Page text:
I Object – Ian Hislop’s search for dissent, a Q&A with the British Museum

Main Image: Ian Hislop in the British Museum’s Prints and Drawings Study Room. J.Fernandes/D.Hubbard © Trustees of the British Museum

The British Museum has sought the critical eye of one of the country’s foremost satirists, Ian Hislop to co-curate its latest exhibition on dissent through history.

Picking 100(ish) objects from its collection I object: Ian Hislop’s search for dissent shows that people have always challenged and undermined orthodox views in order to enable change, and this is part of what makes us human.

Here Thomas Hockenhull, Curator of Modern Money at the British Museum, and co-curator of I object: Ian Hislop’s search for dissent tells Advisor why the editor of Private Eye and panellist on Have I Got News For You was chosen to assist on this project and its aims

What are the main aims and objectives of the exhibition and why was the subject of dissent chosen?

The intention was to uncover acts of creative disobedience by people, as told through the objects they have created, adapted, adopted and defaced. The objects are drawn from the British Museum’s collections, with two loans. It is an exploration of what one institutional collection can tell us about the human capacity to resist, mock, cajole, question and rebel against authority. It includes works by the downtrodden, the disenfranchised, as well as things created by and for powerful movements for change

Why was it decided to bring Ian Hislop in to help curate the exhibition and what do you think his curious eye will add to the subject matter that perhaps museum curators may not have picked up on?

It was important to have an outsider’s perspective. As curators we spend our lives working with material culture, but it can mean we’re a little blinkered when it comes to the more spontaneous themes that this exhibition covers. Ian was the ideal choice to act as the voice of the ‘outsider’ – as a journalist and satirist, he has a keen eye for subversive detail and could ask the sort of subjective questions that often elude curators, such as ‘what’s really funny about this object’? Of course, not every object in the show has a punchline, and Ian’s other great skill is having a nose for a good story, knowing which ones are the strongest, most evocative and which will appeal to visitors.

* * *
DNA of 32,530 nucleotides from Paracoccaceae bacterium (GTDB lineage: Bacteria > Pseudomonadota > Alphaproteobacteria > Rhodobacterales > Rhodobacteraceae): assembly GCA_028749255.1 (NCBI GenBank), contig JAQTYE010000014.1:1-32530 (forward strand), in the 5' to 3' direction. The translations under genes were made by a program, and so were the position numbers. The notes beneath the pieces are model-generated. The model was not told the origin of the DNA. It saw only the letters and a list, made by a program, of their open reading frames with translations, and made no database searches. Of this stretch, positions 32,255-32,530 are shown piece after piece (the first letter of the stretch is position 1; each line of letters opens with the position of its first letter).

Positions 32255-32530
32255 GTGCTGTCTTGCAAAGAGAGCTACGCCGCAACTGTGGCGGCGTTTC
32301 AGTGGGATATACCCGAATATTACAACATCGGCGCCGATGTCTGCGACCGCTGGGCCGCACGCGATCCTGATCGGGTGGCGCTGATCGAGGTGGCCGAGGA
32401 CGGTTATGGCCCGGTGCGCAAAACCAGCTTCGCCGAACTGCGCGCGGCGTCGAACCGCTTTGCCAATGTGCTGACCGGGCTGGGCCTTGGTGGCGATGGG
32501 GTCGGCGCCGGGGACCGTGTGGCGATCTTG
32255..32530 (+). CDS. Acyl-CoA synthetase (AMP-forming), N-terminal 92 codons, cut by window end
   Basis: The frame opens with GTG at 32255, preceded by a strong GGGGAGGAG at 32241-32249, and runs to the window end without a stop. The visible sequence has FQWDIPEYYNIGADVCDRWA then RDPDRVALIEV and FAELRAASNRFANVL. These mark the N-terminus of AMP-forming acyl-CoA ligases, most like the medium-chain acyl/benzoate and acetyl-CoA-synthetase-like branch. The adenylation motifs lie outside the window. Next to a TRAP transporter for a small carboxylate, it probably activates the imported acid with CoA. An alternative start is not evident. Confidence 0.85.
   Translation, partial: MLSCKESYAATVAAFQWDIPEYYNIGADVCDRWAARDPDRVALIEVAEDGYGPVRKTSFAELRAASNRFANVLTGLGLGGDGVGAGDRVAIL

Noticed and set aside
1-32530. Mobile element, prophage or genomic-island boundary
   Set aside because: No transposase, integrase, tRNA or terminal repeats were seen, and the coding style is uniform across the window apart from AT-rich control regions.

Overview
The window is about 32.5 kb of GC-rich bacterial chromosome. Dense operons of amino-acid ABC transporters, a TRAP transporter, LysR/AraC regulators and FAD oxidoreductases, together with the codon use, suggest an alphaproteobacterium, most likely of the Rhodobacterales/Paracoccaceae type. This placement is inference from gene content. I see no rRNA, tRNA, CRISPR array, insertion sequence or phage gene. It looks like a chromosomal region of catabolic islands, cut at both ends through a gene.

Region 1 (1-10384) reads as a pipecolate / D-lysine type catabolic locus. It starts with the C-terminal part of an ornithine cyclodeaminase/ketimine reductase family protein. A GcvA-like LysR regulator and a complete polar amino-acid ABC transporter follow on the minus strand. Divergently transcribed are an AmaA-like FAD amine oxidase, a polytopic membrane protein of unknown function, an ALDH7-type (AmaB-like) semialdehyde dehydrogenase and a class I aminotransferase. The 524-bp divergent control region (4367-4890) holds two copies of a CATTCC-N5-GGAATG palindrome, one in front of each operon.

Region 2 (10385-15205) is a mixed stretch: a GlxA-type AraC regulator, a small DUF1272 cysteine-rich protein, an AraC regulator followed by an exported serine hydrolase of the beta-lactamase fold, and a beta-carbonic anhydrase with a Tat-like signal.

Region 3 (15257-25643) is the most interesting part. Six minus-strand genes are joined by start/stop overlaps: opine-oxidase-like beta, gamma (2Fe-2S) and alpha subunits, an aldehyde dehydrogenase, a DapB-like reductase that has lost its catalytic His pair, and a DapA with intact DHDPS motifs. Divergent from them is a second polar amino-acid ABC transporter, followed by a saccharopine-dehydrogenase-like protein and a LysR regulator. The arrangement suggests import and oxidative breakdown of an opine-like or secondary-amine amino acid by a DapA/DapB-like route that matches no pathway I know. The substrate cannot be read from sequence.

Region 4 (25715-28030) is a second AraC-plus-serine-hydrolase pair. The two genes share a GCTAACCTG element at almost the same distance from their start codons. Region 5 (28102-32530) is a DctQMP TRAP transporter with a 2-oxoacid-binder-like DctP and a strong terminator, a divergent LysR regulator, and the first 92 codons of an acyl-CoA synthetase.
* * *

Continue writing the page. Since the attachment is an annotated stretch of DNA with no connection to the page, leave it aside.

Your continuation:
Edward VII penny, 1903, defaced with the slogan “Votes for Women”. © The Trustees of the British Museum
Banksy (born 1974), Peckham Rock, UK, 2005. This object was secretly placed in a gallery at the British Museum by the artist in 2005 and was undiscovered for three days. © Banksy courtesy of Pest Control Office.

How did you and Hislop go about choosing the objects and how did you work together to get the most out of the collection?

We have spent three-and-a-half years researching and planning the exhibition. For the first two we simply went into departments and their object stores, where we met the experts – curators and collections staff – the people who know the collections better than anyone. With their guidance we began to choose objects and identify themes. For example, we found clothing and jewellery to be a recurrent theme, worn to reflect political, religious and social beliefs. Overt examples of subversion were found in the Department of Prints and Drawings, which has approximately 12,000 18th century British satirical prints. It was a huge challenge to whittle these down to half a dozen of the funniest, most savagely cruel works we could agree on. With some of the more subtle material, where dissent is hidden as allegory, metaphor or even in the form of hidden text, Ian acted as a useful litmus test for how our audiences might react. If he failed to immediately appreciate the symbolism of an object, it meant that either we weren’t telling the story in the right way or, more likely, that it wasn’t a very good story to begin with.

What will visitors see and experience at I object: Ian Hislop’s search for dissent?

Visitors to the exhibition will certainly see a wide variety of objects, including posters, teapots, coins, tunics, doors, rugs and puppets. Dissent doesn’t have a defined aesthetic – these objects were created by people who used the skills at their disposal as ceramicists, engravers, sculptors, weavers and even brick makers. Some objects are ingenious, others are crudely made and blunt of message, but they all share a healthy disregard for power and a willingness to question the status quo.

How has the exhibition been designed to excite and inspire visitors – what processes/technologies have been used?

Through the layout and design we wanted to recognise that dissent is chaotic and doesn’t have a clearly defined beginning, middle or an end. It usually just evolves into something else. The exhibition is therefore more open and free-flowing than visitors might expect, and there are many openings in the case framework enabling them to see across the entire space. The exhibition also makes wide use of digital graphics and animations to help the visitor to understand and to ‘read’ the messages hidden in objects, showing them where to look and how to interpret the imagery they encounter. Finally, visitors can also listen to excerpts of subversive music via two audio posts, featuring tracks as diverse as a Peruvian dance, a piano opus, a Korean lullaby and Creedence Clearwater Revival. Like the objects in the exhibition, subversion in music crosses all genres.

What were the challenges in creating I object: Ian Hislop’s search for dissent and how were they overcome?

Inevitably, we ended up with far more material than we could ever include, and there were some painful moments as we reluctantly dropped objects from the list. This won’t have been the first exhibition to encounter this problem, and it certainly won’t be the last.

I object: Ian Hislop’s search for dissent runs until 20 January, 2019